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Climbkhana: Ken Block explains Pikes Peak assault in latest Gymkhana video

Engadget - Fri, 2017-09-22 19:05
By Carter Jung Climbkhana is clever. And no, not because it's a portmanteau. Rather it's how Ken Block and his merry band of Hoonigan Media Machine misfits took something the internet clearly loves, hooning, and paired it with a picturesque mountain...

Get to know the CNET family: Q&A with Claire Reilly - CNET

CNET News - Fri, 2017-09-22 19:00
Meet Claire from Down Under. She has a face of an angel and the voice of Meat Loaf.

Hackers targeted election systems in 21 states, DHS says - CNET

CNET News - Fri, 2017-09-22 18:51
Vote-counting systems weren't affected, and few of the states targeted were actually breached

Walmart Wants To Deliver Groceries Straight To Your Fridge

SlashDot - Fri, 2017-09-22 18:40
New submitter Rick Schumann writes: Walmart has a new marketing idea: "Going to the store? No one has time for that anymore," Walmart says. They want to partner with a company called August Home, who makes smart locks, so a delivery service can literally deliver groceries right into your refrigerator -- while you watch remotely on your phone. Great, time-saving idea, or super-creepy invasion of your privacy? You decide. Here's how the company says it would work: 1. Place an order on Walmart.com for groceries or other goods. 2. A driver for Deliv -- a same-day delivery service -- retrieves items when the order is ready, and brings them to the customer's home. 3. If no one answers, the delivery person can use a one-time passcode that's been pre-authorized by the customer to open the home's smart lock. 4. The customer receives a smartphone notification when the delivery is occurring, and can choose to watch it all play out in real-time on home security cameras through a dedicated app. 5. Delivery person leaves packages in the foyer, then brings the groceries to the kitchen, unloads them into the fridge, and leaves. 6. Customer receives notification that the door has locked behind them.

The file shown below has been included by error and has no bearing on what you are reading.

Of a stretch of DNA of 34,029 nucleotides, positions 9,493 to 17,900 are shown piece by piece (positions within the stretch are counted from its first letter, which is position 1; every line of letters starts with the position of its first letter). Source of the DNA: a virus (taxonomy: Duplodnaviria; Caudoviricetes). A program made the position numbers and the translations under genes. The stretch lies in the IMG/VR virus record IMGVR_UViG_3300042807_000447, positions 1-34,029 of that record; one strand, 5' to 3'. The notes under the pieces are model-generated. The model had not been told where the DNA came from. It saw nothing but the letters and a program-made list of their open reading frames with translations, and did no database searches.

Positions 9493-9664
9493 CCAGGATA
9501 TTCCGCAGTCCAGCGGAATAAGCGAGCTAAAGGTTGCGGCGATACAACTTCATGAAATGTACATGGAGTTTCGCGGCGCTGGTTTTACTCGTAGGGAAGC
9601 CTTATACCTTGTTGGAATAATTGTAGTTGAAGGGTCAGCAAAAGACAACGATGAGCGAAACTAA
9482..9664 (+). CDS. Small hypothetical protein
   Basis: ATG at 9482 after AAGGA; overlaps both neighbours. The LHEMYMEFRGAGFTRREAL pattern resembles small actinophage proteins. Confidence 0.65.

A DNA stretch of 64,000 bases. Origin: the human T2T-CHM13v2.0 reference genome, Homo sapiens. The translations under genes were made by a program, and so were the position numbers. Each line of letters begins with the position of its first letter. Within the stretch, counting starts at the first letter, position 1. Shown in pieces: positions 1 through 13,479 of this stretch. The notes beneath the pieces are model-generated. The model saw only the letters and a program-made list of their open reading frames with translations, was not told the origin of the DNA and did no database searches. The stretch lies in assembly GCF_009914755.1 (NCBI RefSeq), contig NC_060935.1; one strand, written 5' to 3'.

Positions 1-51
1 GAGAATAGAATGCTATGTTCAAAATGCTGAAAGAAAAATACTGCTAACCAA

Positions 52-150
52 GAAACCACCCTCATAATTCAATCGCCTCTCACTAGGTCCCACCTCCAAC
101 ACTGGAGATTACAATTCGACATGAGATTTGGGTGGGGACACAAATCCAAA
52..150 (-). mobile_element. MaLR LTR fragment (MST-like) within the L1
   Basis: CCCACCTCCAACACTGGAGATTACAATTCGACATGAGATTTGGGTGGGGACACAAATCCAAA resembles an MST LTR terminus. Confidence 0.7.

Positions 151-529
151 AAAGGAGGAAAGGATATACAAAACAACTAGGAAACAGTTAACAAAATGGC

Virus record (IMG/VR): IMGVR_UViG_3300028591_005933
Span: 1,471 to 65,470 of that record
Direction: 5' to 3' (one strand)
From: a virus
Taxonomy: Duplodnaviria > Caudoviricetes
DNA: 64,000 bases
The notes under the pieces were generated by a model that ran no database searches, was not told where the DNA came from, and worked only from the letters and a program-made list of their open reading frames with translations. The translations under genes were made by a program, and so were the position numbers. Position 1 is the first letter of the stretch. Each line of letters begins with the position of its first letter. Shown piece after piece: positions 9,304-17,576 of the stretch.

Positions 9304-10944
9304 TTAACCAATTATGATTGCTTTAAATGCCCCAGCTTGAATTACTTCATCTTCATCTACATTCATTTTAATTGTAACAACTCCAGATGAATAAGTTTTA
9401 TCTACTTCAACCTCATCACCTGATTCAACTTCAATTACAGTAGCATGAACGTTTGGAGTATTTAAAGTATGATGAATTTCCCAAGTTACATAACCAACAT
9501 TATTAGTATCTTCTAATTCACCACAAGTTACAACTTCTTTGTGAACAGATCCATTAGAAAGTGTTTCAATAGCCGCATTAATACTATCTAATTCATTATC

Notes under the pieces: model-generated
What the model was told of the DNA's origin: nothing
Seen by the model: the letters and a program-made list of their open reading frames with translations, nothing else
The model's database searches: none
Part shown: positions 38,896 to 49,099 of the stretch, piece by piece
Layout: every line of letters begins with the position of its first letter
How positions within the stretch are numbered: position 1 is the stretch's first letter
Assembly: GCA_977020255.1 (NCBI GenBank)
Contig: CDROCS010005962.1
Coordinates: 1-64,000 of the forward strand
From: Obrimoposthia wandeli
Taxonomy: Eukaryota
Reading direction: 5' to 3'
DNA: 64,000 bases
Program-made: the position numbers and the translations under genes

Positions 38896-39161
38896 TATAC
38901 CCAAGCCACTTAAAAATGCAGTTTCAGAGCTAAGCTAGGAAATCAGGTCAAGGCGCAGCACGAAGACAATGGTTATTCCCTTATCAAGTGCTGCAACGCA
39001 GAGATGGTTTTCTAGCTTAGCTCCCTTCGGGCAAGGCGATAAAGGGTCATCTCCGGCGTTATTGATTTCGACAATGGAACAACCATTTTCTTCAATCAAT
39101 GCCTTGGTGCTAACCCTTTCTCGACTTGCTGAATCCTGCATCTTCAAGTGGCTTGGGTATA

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iTunes Movie Rentals Now Good for 48 Hours

PCMag News - Fri, 2017-09-22 18:10
Apple previously only gave renters in the US 24 hours to finish a rented movie.

iFixit iPhone 8 Teardown Finds Qualcomm Gigabit Modem

PCMag News - Fri, 2017-09-22 18:10
The teardown reveals Qualcomm's fastest modem, but a missing feature is holding it back.

The reviews are in for the iPhone 8/8Plus, Apple Watch Series 3 and Apple TV 4K (Apple Byte Extra Crunchy Podcast, Ep. 102) - CNET

CNET News - Fri, 2017-09-22 18:10
Is the Apple Watch that bad? Did Apple do enough with the Apple TV 4K? Are the new iPhone 8 and 8 Plus boring? We take a deep dive into Apple's latest product line with the man who reviewed them for CNET, Scott Stein.